Is Pharma Getting the Best out of Social Media? - Pharmaceutical Technology

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Is Pharma Getting the Best out of Social Media?
With social media receiving increased focus as the pharma industry strives to make the most of new communication technologies, we speak with Cognizant's Bhaskar Sambasivan to find out where pharma is when it comes to social media implementation and what more should be being done.

Pharmaceutical Technology Europe
Volume 24, Issue 6

Many pharmaceutical companies use social media platforms, such as Facebook and Twitter, as channels to distribute press releases and other company announcements. Is the industry exploiting the full potential of these public platforms?

Bhaskar Sambasivan
The majority of Internet users actively use social media. Social networks have transformed the way we communicate and, more importantly, they offer a platform that is one of the biggest, most diverse and probably the most powerful medium of communication observed to date.

For the pharmaceutical industry, social media can bridge the gap between companies and drug end users. As a direct consequence, approximately 74% of pharmaceutical companies have adopted social media platforms ( ). However, social media is only one key component in a communication strategy, and not a complete replacement. The level of adoption and maturity in implementation of social media is relatively low and inadequate in the pharmaceutical industry because of various factors. In particular, the regulatory environment in which the industry operates is a challenge.

Despite the challenges, many pharmaceutical companies are broadening the way they use social media. For instance, as well as using platforms like Twitter and Facebook for distributing press releases and other company announcements, companies are also using them to promote awareness of health issues and diseases, manage corporate affairs, share corporate social responsibility initiatives and engage with customers while providing them with efficient service in real-time.

Social media can:

  • enhance a company’s reputation by demonstrating chronic disease leadership
  • mitigate the reputation vulnerability of research transparency with a commitment to product safety, transparency and pricing
  • collect data providing insight into customer preferences and behaviours aligned with the data-driven approaches adopted through the business models of pharmaceutical companies to remain agile and customer-centric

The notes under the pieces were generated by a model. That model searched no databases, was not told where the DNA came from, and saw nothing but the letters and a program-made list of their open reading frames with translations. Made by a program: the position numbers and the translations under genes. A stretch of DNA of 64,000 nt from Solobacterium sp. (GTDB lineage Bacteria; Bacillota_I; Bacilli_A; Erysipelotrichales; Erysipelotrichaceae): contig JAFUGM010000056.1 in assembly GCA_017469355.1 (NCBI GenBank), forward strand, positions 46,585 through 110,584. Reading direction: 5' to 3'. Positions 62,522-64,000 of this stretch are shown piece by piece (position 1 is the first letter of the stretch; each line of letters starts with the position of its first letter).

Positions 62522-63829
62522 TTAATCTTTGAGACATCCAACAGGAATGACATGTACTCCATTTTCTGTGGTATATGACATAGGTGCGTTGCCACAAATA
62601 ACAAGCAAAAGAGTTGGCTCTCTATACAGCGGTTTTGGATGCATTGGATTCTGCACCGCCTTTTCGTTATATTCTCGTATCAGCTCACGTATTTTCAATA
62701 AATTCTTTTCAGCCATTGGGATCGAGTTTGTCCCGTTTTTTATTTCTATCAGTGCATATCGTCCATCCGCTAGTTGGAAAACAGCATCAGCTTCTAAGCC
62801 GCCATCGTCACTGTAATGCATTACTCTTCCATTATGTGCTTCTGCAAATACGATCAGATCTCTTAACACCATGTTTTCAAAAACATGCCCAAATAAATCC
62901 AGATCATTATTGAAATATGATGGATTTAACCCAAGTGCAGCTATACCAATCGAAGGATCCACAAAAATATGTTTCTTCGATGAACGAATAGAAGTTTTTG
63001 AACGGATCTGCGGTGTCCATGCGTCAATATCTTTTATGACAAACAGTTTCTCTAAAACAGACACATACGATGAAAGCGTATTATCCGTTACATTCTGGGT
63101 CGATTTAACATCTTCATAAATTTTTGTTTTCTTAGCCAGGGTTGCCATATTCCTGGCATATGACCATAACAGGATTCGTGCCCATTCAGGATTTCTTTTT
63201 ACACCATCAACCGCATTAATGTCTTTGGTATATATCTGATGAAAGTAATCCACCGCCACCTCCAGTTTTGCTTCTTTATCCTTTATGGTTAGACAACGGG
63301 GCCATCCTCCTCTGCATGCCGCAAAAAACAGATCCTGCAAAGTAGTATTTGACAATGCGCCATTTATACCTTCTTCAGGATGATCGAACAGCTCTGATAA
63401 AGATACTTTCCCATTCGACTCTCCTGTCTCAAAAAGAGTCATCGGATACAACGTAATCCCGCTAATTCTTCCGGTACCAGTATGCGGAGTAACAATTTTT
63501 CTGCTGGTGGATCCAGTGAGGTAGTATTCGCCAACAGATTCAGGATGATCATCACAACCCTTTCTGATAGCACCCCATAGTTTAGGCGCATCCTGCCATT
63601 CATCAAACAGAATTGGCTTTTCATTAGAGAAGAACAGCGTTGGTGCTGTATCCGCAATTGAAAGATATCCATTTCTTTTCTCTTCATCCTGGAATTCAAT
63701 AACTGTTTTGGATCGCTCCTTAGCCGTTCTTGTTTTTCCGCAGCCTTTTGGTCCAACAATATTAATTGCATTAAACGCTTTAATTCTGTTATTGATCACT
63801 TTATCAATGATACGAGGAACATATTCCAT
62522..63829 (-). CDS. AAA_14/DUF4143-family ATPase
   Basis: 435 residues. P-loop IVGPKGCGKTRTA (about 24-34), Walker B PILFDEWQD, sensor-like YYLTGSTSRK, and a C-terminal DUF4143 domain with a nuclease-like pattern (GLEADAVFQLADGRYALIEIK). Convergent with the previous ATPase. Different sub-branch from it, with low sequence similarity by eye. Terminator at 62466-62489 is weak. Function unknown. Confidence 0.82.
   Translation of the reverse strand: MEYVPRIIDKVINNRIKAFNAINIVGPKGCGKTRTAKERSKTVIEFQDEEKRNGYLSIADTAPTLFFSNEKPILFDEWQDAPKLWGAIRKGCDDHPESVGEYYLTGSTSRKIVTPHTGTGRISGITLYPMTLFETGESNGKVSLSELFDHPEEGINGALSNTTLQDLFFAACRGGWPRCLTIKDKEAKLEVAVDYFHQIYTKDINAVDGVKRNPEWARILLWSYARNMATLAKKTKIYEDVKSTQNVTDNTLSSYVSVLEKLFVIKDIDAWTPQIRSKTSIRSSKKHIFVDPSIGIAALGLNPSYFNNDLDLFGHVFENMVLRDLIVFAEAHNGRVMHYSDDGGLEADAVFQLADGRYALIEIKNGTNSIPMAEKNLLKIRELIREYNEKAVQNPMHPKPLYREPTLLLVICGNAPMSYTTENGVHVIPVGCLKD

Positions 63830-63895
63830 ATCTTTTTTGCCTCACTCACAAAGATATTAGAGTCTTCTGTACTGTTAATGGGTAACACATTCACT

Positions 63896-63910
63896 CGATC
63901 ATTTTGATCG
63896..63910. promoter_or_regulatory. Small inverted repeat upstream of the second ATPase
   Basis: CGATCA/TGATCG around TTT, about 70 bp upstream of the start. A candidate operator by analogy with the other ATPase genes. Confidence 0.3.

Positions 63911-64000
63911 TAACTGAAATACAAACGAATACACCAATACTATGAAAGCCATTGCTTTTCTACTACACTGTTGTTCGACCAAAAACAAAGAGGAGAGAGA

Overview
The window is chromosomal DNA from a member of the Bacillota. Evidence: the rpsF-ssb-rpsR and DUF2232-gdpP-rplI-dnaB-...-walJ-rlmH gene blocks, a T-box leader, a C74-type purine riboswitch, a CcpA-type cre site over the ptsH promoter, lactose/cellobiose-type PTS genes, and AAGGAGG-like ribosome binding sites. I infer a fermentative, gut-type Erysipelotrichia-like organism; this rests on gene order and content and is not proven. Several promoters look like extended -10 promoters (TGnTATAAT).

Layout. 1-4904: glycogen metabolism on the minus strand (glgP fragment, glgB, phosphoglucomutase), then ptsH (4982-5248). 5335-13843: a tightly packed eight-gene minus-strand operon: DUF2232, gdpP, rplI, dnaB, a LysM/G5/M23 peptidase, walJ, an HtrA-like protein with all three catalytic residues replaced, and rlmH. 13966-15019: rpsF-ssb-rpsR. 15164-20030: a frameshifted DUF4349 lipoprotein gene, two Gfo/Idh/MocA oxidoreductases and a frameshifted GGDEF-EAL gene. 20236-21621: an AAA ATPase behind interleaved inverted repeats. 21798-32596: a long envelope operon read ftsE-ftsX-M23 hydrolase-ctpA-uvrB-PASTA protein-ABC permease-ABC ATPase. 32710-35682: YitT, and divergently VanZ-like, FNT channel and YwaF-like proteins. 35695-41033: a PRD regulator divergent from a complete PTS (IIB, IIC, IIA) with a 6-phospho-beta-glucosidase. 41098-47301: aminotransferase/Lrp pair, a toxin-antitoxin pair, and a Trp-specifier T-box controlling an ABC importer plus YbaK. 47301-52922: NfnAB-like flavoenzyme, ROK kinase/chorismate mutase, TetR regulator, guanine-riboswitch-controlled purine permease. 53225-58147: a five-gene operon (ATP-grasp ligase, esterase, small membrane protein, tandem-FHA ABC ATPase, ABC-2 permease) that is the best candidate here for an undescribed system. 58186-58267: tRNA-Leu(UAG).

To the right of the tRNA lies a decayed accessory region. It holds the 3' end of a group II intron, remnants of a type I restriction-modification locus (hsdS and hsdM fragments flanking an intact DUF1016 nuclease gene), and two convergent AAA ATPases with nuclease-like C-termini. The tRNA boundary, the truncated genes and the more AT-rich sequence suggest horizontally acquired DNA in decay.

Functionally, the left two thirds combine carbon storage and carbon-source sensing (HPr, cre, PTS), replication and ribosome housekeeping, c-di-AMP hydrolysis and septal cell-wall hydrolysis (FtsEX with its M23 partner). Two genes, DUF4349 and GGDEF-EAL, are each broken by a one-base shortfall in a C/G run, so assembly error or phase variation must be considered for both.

• collect information on patient needs and physician treatment habits
  • cast a wide net for data collection and analysis that can then be focused on specific clinical, attitudinal, geographic or set of financial topics.

Many pharmaceutical companies use social media platforms, such as Facebook and Twitter, as channels to distribute press releases and other company announcements. Is the industry exploiting the full potential of these public platforms?

The pharmaceutical industry is heavily regulated so it is no surprise that strict regulatory and compliance demands are a fundamental inhibitor to the adoption of social media. Currently these demands do not explicitly recognise the potential use of social media platforms and fall into two broad areas:

Direct-to-consumer marketing.. As an example, in the US, pharmaceutical companies are bound to adhere to the guidelines of the FDA’s Division of Drug Marketing, Advertising, and Communications (DDMAC), which aims to ensure that prescription drug information is truthfully conveyed to the public. While the communication guidelines for print and broadcast media are explicit, the guidelines fail to adequately balance the management of advantages and risks arising from use of new and fast evolving social media channels, in terms of supporting innovation, educating and engaging with patients versus the risk of non-compliance and antipathy. While waiting for clear, revised guidance from regulatory bodies, most pharmaceutical companies have been attempting to adopt use of social media within existing DTC rules. Though social media involves direct interactions, most companies treat social media as a channel equivalent to television or radio.

The German drug maker, Boehringer Ingelheim, provides an example of an innovative way in which companies can adhere to regulations and still reach out to the drug end user. The company’s Twitter feed is filled with articles and retweets about more than just prescription drugs with some high profile celebrity tweeters, such as Lance Armstrong and Stephen Fry. The content ranges from studies, articles, blogs and video interviews on YouTube promoted in twitter. It has more than 10,000 followers. In Europe, in general, however, direct-to-consumer advertising is more heavily regulated.


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